Chinese medical tourism is a growing trend. The trend is both an encouraging sign of the ever-increasing ability of Chinese citizens to travel and purchase goods and services abroad, but undeniably also a sobering reminder of the lacking quality of medical offerings on the Chinese mainland. Chances are, if it’s not available in China, it’s probably purchasable in Hong Kong—at a premium of course. Recently, a shortage of pharmaceuticals giant Merck & Co’s human papillomavirus (HPV) vaccine Gardasil 9 has led to protests by Chinese medical tourists in Hong Kong and the lodging of accusations of exploitative business practices by Hong Kong clinics and Chinese travel agents and demands that Merck & Co. step up production.
The scandal illustrates how tenuous and exploitative the medical tourism industry can be for Chinese citizens, and how it can lead to substantial financial losses and even medical danger
Gardasil 9 is still unavailable in most of China, with only limited availability in Hainan Province. However, it is considered one of the most effective HPV vaccines. HPV is linked to various kinds of cancer, including cervical cancer. The vaccine is another example of how Chinese medical policies, or lack thereof, drives medical tourism abroad. While profitable for destinations around the world, it’s frustrating, and potentially dangerous, for Chinese patients, especially those without means.
Hong Kong has served as a popular destination for Chinese women looking to get the Merck & Co. vaccine, which must be administered three times over the course of six months. For a medical treatment that requires repeat visits like the administration of Gardasil 9, Hong Kong is the closest and most affordable destination for most Chinese medical tourists. The vaccine itself, however, is not cheap. Each administration reportedly used to cost between $153 (1,200 HKD) and $510, that price has shot up considerably now due to lack of supply.
Clinics have ran out of the vaccine, causing medical tourists to go without critical final doses
Despite the cost, the vaccine has been a popular treatment for Chinese residents in Hong Kong. So popular in fact, that clinics have run out of the vaccine. For women who had only received the first and second doses, that means that the treatment will not be effective in protecting them against HPV and the potential development of cervical cancer.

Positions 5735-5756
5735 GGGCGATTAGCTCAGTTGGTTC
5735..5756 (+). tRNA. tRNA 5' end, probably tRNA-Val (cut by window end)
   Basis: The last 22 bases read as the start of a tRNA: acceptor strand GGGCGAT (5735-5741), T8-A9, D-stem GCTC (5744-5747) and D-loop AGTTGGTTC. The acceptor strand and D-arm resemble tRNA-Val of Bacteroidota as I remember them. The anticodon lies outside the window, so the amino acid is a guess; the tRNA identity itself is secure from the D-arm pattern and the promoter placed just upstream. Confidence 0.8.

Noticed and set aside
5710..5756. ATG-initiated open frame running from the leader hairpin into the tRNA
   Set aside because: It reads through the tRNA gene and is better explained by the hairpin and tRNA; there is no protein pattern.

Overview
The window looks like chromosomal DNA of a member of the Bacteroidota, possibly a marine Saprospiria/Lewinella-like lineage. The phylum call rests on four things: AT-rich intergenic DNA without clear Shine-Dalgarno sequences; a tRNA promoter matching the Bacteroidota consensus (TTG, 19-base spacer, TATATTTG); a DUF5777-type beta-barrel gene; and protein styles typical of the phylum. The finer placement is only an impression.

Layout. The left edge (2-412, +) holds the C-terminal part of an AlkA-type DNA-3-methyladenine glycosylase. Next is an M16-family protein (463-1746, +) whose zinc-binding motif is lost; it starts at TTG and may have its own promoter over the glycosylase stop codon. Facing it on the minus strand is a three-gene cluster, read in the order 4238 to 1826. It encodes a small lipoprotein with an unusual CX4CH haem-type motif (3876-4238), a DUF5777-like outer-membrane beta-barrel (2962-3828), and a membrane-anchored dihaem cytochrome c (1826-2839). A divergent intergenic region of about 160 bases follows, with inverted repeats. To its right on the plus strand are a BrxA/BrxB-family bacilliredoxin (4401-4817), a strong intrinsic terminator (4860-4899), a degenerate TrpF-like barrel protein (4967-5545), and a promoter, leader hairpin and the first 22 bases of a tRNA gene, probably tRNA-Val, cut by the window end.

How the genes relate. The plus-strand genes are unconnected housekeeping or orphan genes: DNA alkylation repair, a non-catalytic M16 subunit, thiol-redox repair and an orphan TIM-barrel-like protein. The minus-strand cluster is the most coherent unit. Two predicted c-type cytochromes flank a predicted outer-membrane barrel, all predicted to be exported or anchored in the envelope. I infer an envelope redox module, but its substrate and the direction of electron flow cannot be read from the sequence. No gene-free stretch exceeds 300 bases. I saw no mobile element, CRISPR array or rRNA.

Many of the Chinese women who had traveled to Hong Kong and paid for the treatment are, quite understandably, angry, and some 1,600 complaints have been lodged with Hong Kong’s consumer watchdog bureau. That figure is more than triple last year’s total complaints.
Some protests against the manufacturer were revealed to be organized by a medical tourism agency
There have even been protests by some mainlanders demanding that Merck & Co. produce more of the vaccine and accusing the company of cheating Chinese consumers. However, a South China Morning Post investigation has revealed that at least some of the protests have been organized by the medical tourism agency Shenzhen Gangan Medical Consultant Limited, which profited from referrals to Hong Kong clinics that administered the dosages.
Merck & Co. has said that it is unable to expand production in the short-term. In fact, the company reportedly informed clinics eight months ago that because of a cyber attack last year, supply may be threatened and they should plan accordingly. However, it’s not clear whether it was clinics or the medical agents (or both) who oversold vaccine dosages.
How this scandal will be resolved is hard to say and whether the patients involved will be able to receive a new round of vaccinations, damages, or at least a refund from the referral medical agency or the clinics involved is somewhat complicated due to the cross-border nature of the situation. Regardless, it underlines how challenging it can be for Chinese citizens to get life-saving medical treatment that Chinese regulators haven’t gotten around to approving, and how shady businesses can profit off of this need. On the other hand, it is opportunity for reputable hospitals and clinics to benefit from the quality and transparency of their care and business practices to attract Chinese medical tourists. Of course, for many Chinese citizens, these options are simply too costly to be feasible and will likely have to go without.